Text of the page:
We have so far had a session 0.5, and session 1 proper, with five and six players attending. I like to run an enclosed and linear adventure when starting a new campaign, especially with a new group, so that options are limited, and everyone can get used to each other, my style of DMing, and test out their characters.

I stumbled across an adventure called The Mad Manor of Astabar, by David Dudka, which served this need quite well. I have since played through it several times with different groups, and each time I have moulded it and changed it to enrich the story and make it more of a horror theme. It is a fairly typical haunted house setup, and the original can be found here.

I’m not going to refer to the original when describing the adventure and what the players get up to, but I still want to give credit to David for his wonderful work.

A beginning of sorts.

Where to start? Maybe the best place to start is with a little history.

I have a memory, its a couple of images, that may or may not be true, but they serve as a reminder of how my love of horror began. The first is full of sunshine, I’m walking along the road leading from my childhood home, to another house. I’m holding someones hand, and although I cant see her, I know its the hand of my babysitter, I am 4, maybe 5 years old. The second memory is standing in her living room, she is off to my left somewhere, I think in the kitchen, and I am standing in the living room looking at a dark cabinet with a glass front. Inside the cabinet is a selection of VHS (this would have been 1991 or 1992, she’s not a hipster, hipster hasnt even been invened yet), I spy with my childs eye, a VHS with a red haired clown on it. The title just says ‘IT’ and it has a red 18 certificate. My memory images end there, but I know after some begging and promising that I wouldnt be scared, my babysitter let me watch ‘IT’.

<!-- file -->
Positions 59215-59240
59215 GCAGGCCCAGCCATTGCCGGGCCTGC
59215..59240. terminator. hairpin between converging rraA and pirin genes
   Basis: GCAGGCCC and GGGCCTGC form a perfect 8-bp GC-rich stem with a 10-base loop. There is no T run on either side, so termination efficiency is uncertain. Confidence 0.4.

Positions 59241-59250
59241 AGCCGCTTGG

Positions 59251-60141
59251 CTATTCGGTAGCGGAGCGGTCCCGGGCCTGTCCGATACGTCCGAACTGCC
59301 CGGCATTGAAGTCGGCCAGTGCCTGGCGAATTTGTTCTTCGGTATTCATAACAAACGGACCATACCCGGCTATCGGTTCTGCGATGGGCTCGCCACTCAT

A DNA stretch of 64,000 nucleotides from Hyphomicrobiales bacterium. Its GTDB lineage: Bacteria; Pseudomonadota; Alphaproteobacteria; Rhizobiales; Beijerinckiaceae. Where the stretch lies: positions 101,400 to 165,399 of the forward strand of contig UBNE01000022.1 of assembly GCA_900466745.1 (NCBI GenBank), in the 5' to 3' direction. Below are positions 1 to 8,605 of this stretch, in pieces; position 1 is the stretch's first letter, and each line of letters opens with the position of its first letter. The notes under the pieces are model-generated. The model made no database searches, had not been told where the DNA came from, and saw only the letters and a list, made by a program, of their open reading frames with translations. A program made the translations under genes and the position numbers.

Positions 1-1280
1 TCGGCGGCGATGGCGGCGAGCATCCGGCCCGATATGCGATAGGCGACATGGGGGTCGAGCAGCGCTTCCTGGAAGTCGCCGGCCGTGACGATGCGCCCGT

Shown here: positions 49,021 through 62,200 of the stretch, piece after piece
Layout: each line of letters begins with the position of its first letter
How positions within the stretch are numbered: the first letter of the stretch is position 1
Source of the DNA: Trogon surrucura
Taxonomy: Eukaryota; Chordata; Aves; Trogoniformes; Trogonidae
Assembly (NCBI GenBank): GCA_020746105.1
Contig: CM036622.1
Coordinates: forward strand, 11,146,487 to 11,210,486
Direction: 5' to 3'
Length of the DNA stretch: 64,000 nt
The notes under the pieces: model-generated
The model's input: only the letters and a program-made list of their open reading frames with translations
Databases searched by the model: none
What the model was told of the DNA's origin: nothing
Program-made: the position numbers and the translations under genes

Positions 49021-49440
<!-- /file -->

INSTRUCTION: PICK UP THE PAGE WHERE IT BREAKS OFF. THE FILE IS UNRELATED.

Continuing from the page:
I was terrified, and I’m not sure I made it through the movie, I’m also pretty sure that I had to have an adult nearby whenever I used the toilet from fear that Pennywise would reach up through the pipes and grab me.

The terror eventually subsided, and I wanted to watch ‘IT’ again, and any other horror movie I could get my little chubby hands on. Luckily my parents were pretty liberal, and seeing that I enjoyed the films, I was given freedom to choose what I wanted from Blockbusters (retro!).

That love of horror translated in to the films I watched, the books I read (the first book I bought with my pocket money was Clive Barker’s ‘Books of Blood’), the art I created. It also crept in to a game I’ve been playing for the past 18 years, Dungeons and Dragons.

I am the Dungeon Master of a game I run with seven guys, and each week they plunge headfirst in to my imagination. They are routinely horrified by the things they encounter, and these are usually the cleaned up, and wiped down versions of whats lurking in my head.

This is going to be a place where I talk about my weekly prep, my ideas and thoughts of how I take horror aspects from film, book, folklore, and myth and bring it alive at the table.